There’s a knot in The Monster’s stomach.   He sits in Chaya Venice waiting for his lunch companion to arrive.  He looks around the room swept by nostalgia.  The bay windows with a view of Main Street, the table in far the corner, the date fourteen years ago.  The night started off with dazzling promise, a beautiful date, the very first The Monster had in LA, and a fine meal in the offing.  A packed room on a Friday night, a corner table from which to spy the hip goings on of a city that was still alien to this newcomer.  The restaurant chosen because The Monster used to drive by and look on in envy at the life those inside were leading while his seemed to be stagnating.  A bottle of wine procured far outside a price range The Monster could afford, a selection of appetizers and entrees ordered that to the ears of a man used to places like Jan’s Pies for the past six months sounded more delicious than any human should have the right to consume.

For it was in this very location that The Monster’s life took a wide u-turn.  Because in the midst of the date The Monster fell asleep at the table, only awoken when one of the waiters tried to put down his entrée.  It was then, sheepishly looking at the date he knew he would never see again that he decided to dump the job that was making him miserable, enter the profession he came to LA to pursue, and buy a Zagat Guide and eat his way through it.

Fourteen years later and while much has changed with The Monster much is the same with Chaya Venice.  It’s still packed to the gills most nights with people watching par excellence, still serves up a decent menu of sushi and other eclectic bites, still holds a soft spot in The Monster’s heart as the first real restaurant he ever ventured out to in LA.

And with the recent completion of all the restaurants in the 2011 Zagat Guide coming back to Chaya feels like life has come full circle. 

On this day The Monster goes simple and healthy for lunch and gets the bento box.  It’s a safe order, the kind where you know you won’t be quietly contemplating the beauty of your meal like you might an exquisite sunset, lost in its radiance.  But the bento box is also not going to have you cursing under your breath as you walk out, secretly plotting the phone call you’ll make to the health inspector to have the place shut down.  It’s much the same as the Chopped Salad/Pad Thai/General Tso’s Chicken order you might make at the Italian/Thai/Chinese place you frequent.  Low risk/low reward.  But sometimes that’s all you’re looking for.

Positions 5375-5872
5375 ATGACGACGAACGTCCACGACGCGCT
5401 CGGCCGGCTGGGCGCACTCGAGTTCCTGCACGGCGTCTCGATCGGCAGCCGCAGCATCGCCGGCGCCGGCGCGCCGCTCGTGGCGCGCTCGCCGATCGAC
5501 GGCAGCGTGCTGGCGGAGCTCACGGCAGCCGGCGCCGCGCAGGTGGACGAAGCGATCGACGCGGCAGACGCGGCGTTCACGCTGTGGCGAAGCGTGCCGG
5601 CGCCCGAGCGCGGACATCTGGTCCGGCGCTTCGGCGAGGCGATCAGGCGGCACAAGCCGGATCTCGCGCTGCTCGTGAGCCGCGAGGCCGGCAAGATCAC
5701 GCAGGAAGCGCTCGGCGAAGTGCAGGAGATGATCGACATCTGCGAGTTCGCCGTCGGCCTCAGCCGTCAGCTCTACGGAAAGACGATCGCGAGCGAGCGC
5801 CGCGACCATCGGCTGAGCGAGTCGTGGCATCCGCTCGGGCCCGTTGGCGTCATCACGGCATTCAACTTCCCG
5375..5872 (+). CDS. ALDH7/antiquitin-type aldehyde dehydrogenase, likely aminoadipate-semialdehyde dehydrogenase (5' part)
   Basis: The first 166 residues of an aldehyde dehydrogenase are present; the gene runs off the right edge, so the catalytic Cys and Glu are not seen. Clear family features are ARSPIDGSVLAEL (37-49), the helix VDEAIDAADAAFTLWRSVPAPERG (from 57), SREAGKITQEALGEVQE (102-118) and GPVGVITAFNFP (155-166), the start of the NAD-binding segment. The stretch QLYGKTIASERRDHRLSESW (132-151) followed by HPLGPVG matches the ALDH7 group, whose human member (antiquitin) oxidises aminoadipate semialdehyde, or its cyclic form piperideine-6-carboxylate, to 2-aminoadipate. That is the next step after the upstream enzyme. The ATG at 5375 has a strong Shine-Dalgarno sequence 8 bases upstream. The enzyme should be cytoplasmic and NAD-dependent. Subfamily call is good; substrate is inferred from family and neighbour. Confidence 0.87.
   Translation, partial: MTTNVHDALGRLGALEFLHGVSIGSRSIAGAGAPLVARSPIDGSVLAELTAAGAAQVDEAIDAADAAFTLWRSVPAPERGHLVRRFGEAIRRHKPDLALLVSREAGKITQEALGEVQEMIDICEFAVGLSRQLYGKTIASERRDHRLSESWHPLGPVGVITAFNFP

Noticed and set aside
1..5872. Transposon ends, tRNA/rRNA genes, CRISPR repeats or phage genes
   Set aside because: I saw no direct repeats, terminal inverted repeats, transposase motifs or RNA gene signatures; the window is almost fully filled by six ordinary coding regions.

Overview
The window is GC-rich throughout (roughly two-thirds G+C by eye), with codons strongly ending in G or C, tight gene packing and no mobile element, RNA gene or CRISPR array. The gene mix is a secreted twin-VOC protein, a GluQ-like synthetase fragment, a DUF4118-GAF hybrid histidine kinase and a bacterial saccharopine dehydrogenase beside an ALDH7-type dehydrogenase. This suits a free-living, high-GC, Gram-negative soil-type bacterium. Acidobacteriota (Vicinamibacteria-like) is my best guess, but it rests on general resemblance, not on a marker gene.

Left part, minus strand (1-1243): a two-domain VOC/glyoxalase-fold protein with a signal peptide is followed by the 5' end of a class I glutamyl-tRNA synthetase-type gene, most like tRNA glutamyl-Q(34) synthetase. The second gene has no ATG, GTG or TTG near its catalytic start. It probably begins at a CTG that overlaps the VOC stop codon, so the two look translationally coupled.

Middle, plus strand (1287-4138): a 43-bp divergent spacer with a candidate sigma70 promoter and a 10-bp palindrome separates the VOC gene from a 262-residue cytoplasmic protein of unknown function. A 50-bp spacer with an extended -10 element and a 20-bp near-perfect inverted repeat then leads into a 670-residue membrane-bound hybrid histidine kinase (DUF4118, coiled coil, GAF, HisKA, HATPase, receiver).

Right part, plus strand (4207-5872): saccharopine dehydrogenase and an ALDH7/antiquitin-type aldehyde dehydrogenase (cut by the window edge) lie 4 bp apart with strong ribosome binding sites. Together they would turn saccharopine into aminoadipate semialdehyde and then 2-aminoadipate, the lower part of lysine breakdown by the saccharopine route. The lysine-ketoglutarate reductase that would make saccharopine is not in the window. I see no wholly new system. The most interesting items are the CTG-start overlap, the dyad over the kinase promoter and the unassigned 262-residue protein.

The table decides to split a calamari appetizer as well.   And so the calamari comes and it is tasty enough, the sauce tangy with a hint of spice.  It’s a portion big enough for three.  As conversation ebbs and flows the basket dwindles down until only the nibs are left.      

The bento box arrives soon thereafter and it is as The Monster described, a sampling of fish, a Chinese chicken salad, a couple pieces of sushi.  And while the meal isn’t revelatory, while the meal isn’t really more than a way to keep the body moving into the afternoon crush of meetings and expectations, it does bring a huge smile plastered to The Monster’s face as he heads out.

Because the person who walked out of Chaya Venice fourteen years ago couldn’t know he’d be returning fourteen years later with so many reasons to be happy.

Why go? Sometimes nostalgia for the soul is more nourishing than anything else we consume.

Monster rating: 3/5    

110 Navy Street
Venice, CA 90293

(310) 396-1179

Chaya Venice on Urbanspoon

1 Comment

Filed under Chaya Venice, Reviews

One response to “REVIEW: CHAYA VENICE

  1. iris

    well that was very touching, im going to go and have a big..cry. ha ha!

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